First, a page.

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Monday, Jun 5, 2023

Shaking Things Up

On the brink of extinction in 2003, Quake Global has carved out a slice of the booming market for satellite-based tracking services.

Based on Clairemont Mesa Boulevard, Quake makes satellite transponders, palm-sized computers that can be used for anything from tracking tuna boats by GPS to acting as a “black box” on equipment for warranty claims, says Polina Braunstein, Quake Global’s CEO.

Its customers include original equipment manufacturers, or OEMs, such as British Petroleum, Caterpillar, Hitachi, Komatsu and Volvo. The Border Patrol, for instance, uses the devices as motion detectors in a virtual fence pilot program. And cold storage shippers use the devices to remotely adjust temperatures in transit.

It’s a $1 billion a year industry and growing. Qualcomm is the largest provider, having shipped 1.3 million units through its OmniTRACs solution to businesses in 30 countries, according to spokeswoman Christie Thoene.

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Rory Moore, CEO of CommNexus San Diego, a nonprofit network of communications industry companies, estimates that Qualcomm generates $300 million in sales a year from the service.

But there are plenty of opportunities for competitors.

“Not a day goes by that I don’t hear about a company trying to make a living in location-based services , either GPS by satellite communications or triangulation through cell towers,” said Moore.

The Road To Profitability

For Quake, getting up and running wasn’t easy. It took five years to land its first major customer, Volvo Trucks North America.

“The market was not ready,” said Braunstein, citing the once high costs of satellite and wireless services.

This year, Quake will sell 140,000 satellite transponders , all made in San Diego , that average $100 to $200 apiece.

Quake Global ranks 37th on the Business Journal’s recent list of the county’s Fastest-Growing Private Companies.

Last month, it earned the San Diego World Trade Center’s Emerging Exporter of the Year award , a category created for Quake.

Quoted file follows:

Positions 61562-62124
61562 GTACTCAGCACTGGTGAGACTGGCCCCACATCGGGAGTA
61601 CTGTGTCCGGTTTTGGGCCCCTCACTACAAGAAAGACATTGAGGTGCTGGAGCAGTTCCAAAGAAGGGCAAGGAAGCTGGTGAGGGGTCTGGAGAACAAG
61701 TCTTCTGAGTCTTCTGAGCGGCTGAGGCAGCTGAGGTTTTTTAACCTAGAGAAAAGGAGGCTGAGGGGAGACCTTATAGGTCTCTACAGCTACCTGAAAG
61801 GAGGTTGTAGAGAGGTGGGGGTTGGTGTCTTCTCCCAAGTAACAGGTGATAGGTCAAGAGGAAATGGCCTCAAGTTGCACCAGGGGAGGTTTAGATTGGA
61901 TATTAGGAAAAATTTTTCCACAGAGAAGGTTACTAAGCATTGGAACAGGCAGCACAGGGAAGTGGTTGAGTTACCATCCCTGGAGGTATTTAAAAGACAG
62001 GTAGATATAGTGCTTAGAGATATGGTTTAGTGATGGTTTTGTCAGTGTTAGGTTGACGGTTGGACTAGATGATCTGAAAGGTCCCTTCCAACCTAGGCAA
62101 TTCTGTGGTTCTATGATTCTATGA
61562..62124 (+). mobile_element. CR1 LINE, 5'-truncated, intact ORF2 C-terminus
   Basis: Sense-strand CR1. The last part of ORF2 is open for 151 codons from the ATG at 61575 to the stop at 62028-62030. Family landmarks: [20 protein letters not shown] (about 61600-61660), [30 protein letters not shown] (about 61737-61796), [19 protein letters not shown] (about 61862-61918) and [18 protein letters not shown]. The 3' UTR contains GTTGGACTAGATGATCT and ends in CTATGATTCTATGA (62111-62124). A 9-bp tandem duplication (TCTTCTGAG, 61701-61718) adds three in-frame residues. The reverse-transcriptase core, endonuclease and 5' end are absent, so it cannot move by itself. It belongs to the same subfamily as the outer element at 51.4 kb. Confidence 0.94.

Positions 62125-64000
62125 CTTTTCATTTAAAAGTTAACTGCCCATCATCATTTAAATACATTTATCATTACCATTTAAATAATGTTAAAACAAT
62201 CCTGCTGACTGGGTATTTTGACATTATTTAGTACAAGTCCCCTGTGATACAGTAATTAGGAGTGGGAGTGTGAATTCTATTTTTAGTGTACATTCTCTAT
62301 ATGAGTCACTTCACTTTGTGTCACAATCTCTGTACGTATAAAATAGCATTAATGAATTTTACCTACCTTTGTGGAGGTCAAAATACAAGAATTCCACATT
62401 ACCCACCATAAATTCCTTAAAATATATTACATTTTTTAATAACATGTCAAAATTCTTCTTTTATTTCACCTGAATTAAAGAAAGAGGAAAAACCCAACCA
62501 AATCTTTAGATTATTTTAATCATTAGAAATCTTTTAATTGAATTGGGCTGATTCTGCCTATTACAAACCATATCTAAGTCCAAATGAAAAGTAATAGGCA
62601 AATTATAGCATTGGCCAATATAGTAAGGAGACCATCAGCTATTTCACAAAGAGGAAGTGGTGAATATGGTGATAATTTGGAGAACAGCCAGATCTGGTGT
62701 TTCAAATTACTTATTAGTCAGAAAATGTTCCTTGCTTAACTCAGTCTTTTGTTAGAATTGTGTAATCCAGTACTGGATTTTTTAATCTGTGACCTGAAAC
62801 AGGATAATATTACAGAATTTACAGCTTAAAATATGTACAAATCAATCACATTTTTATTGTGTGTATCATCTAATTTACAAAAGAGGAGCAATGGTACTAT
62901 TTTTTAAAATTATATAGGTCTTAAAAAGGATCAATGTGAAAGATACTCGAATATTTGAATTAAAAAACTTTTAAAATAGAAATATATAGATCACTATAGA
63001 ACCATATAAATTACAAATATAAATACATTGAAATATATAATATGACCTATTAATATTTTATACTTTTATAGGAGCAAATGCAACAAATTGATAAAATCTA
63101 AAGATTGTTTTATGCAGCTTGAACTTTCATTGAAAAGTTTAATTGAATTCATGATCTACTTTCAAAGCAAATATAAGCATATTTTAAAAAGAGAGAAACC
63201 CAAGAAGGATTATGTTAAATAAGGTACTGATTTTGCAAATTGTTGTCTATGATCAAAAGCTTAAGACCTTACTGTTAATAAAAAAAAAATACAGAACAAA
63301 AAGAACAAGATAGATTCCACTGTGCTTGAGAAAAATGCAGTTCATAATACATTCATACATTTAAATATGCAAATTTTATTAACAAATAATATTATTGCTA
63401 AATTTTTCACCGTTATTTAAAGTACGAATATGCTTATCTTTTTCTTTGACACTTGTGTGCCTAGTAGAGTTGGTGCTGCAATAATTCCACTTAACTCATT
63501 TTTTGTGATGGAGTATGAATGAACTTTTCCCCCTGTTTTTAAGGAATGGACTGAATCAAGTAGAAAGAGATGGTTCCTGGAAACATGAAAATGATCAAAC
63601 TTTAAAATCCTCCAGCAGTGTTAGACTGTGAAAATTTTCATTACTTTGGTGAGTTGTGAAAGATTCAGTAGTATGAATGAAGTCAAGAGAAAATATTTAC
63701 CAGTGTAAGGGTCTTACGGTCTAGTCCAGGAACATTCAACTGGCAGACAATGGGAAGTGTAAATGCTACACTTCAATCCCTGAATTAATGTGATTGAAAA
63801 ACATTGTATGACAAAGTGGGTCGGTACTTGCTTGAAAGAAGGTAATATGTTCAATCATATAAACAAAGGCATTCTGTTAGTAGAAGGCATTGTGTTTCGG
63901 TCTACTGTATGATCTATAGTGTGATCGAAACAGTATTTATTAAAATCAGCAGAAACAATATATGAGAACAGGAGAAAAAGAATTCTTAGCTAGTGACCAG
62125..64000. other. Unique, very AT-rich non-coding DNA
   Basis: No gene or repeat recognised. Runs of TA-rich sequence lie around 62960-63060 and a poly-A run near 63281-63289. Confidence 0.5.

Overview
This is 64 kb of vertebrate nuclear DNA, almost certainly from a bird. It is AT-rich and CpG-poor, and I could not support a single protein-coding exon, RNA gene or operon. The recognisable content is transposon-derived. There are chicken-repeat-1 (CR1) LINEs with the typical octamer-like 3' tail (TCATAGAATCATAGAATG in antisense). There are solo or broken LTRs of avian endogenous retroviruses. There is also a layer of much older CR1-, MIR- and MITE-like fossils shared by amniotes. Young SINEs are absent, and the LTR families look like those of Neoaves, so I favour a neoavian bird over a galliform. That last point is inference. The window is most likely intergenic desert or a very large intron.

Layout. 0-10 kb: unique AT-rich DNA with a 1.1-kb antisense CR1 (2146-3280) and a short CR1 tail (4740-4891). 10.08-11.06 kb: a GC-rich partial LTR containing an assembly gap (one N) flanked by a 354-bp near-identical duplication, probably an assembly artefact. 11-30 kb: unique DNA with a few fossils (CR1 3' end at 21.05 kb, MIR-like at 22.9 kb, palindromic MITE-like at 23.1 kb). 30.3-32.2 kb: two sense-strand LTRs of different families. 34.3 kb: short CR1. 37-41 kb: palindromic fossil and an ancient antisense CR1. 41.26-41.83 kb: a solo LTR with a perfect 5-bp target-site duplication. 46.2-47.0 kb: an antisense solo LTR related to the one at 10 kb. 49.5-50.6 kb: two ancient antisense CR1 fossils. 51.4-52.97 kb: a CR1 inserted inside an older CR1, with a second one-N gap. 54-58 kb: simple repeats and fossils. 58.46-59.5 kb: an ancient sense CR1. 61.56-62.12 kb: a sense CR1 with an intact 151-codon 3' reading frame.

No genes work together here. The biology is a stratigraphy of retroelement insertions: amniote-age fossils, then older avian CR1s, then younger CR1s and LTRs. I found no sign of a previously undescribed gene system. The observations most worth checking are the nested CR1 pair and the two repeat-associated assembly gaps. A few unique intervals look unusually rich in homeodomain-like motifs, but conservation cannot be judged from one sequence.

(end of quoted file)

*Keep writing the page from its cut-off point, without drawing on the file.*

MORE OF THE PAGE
“They were nominated as an Exporter of the Year, but in fact received the award for Emerging Exporter of the Year because they are relatively young, but their growth has been fantastic,” said Hugh Constant, vice president of the nonprofit San Diego World Trade Center, which helps local companies find international markets.

The panel was also impressed that Quake does its manufacturing in San Diego with U.S. components where feasible, Constant said.

Quake has 32 employees and will generate $23 million in sales this year, up from $17 million in 2007, $14 million in 2006 and $7.8 million in ’05, Braunstein said.

Quake said it is the only business that designs modems for all three satellite networks , Orbcomm, Iridium and Inmarsat , each with a different frequency and language.

Its next goal is to offer a modem that switches bands so customers can purchase one product wherever they deploy their fleets, Braunstein said.

The manufacturer would like to be positioned for an acquisition, merger or initial public offering in about three years.

“It would be nice, but it’s not necessary,” she said. “We are financially stable and self-sustaining.”

A Shaky Start

Quake Global was founded in 1998 as an offshoot of Torrey Sciences, formed in 1991 to handle government contracts for building gateway stations for Orbcomm.

Torrey Sciences, however, closed when its major contracts ended. One investor, George Lingenbrink, believed in the technology and launched Quake Global, Braunstein says.

“He pulled it out of bankruptcy and started the company,” said Braunstein.

It took several years and $12 million from Lingenbrink for those patents to translate to commercial success, she says.

“The last check he wrote was in 2002, when they let my predecessor go,” Braunstein said.

“He said, ‘There are no more checks. I expect everything from the last year to be paid back. If you can’t, close the doors,’ ” she said. “I grabbed the challenge. There was nothing to lose.”

A year later, the company landed Volvo Trucks North America and soon generated $1 million in sales.

“(Volvo) trusted us,” she said. “They did not make an investment, but said if you produce a technology we like, we will buy it , like a gentleman’s agreement.”

There were times when Quake couldn’t pay salaries.

“Every time when we faced that, the team said, ‘We can make it happen,’ & #8201;” Braunstein said. “It’s a happy place now.”


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